However, now that Netflix is offering a theatrical release to some of its films, these filmmakers are reconsidering. And as they see select titles getting a run, they too want a theatrical guarantee. Regardless of the times, the theater is still where directors’ interests lie.
And this is what our team at Hollywood Branded believes may result in Netflix becoming an owner in select theaters in cities like Los Angeles or New York, or even larger stakeholders in theater chains - so that they can guarantee theatrical release prior to distribution on their own SVOD network.
What About Amazon?
Well, Amazon gives the filmmakers what they want… a robust theatrical run. As the Hollywood Reporter continues, Cinemark CEO, Mark Zoradi, says that Netflix’s two-week runs just aren’t enough to justify running these films in their theaters. Until Netflix can bite the bullet like Amazon and commit to a robust theatrical release, they’re not interested.
Only Roma Will Tell
Roma ran in theaters for three weeks before its December 14th Netflix debut. Other Netflix films which received similar treatment this year are Sandra Bullock’s Bird Box and the Coen brothers’ The Ballad of Buster. The two films ran theatrically for one week in LA, NYC, and San Francisco before heading to our smart TV’s.
The reality is, that we most likely will never know what will come of these releases when it comes to box office revenue. And it really doesn't matter. After Netflix’s theatrical release of Beasts of No Nation flopped in 2015, they stopped reporting box office grosses so just like viewership info on their platform, we most likely will never know how lucrative these theater runs really are for the streaming giant. However, if Roma ends up being the critical success many are building it up to be, this could be the start of a very interesting future for Netflix.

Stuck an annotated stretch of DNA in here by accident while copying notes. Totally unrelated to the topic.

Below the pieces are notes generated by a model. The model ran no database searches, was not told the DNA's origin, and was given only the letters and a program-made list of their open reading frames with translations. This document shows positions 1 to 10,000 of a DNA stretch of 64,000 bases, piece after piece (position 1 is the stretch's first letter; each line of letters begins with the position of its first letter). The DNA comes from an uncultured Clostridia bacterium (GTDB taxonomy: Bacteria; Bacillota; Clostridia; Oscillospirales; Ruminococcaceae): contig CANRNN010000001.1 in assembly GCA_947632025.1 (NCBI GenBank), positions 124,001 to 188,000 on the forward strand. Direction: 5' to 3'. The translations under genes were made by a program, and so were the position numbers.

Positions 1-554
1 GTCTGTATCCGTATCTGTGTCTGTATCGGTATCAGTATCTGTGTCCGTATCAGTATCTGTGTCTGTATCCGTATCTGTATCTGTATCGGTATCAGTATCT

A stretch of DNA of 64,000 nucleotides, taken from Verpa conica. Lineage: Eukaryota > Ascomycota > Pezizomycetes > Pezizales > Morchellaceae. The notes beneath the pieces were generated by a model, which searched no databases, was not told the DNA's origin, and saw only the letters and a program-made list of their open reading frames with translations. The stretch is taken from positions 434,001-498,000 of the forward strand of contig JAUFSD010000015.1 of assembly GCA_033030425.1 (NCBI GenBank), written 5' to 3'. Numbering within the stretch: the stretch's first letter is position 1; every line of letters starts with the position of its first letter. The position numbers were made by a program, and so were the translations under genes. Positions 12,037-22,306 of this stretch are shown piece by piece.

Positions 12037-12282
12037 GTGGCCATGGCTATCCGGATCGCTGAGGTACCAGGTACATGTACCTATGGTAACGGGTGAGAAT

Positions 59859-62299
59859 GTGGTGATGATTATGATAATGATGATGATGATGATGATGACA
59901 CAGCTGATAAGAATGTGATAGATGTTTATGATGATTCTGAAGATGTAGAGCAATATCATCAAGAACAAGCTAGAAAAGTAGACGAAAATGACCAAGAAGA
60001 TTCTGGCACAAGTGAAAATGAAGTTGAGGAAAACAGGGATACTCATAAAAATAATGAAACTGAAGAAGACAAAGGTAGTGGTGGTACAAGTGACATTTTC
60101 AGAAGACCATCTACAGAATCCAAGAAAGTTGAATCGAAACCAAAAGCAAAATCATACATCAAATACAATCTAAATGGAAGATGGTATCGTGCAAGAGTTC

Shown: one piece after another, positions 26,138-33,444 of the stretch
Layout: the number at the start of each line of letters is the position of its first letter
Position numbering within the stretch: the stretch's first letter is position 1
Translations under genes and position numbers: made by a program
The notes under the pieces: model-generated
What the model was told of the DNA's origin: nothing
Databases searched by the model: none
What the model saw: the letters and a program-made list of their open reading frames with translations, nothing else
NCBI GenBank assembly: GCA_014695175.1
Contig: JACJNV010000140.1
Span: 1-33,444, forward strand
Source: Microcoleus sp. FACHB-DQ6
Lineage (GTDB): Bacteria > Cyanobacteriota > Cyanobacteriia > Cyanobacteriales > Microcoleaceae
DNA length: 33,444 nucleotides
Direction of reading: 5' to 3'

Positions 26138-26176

One solution we hear the brand is exploring is starting up theater chains of their own. Here they could exclusively advertise their own content in previews and really own the viewing experience.
Netflix For The W?
One thing’s for sure, our good friend Oscar doesn’t seem to be budging. Call it old school, but the members of the Academy still greatly respect the art of viewing a film in the theater. So the big question is, what's an Oscar worth to Netflix?
The more the streaming service pours into these strongly casted and directed films, the more we're willing to bet that they'll want the accolades. Regardless of how many great positive critical reviews you'll read online, nothing and we do mean nothing beats an Oscar. Including for those brands who get involved during production with product placement.
The interesting question is, as more of these films come to light, how does Netflix plan to support them? Will they budge and give their films a strong theatrical release before they hit viewers at home, similar to Amazon? Or is a Netflix theater coming to an area near you?
To learn some more insights and behind the scenes look at the film industry, check out some other blog posts we've written on the film industry...
- A Day In The Life Of A Film Producer
- A Look Behind The Sign The AFI Film Festival
- An Inside Look At Indie Films And Brand Partnerships
- Behind The Sign At The 2014 Women In Film Crystal Lucy Awards
Interested in learning more about entertainment marketing and how to align your brand with the industry? Check out our Influencer & Entertainment Marketing Advice for free!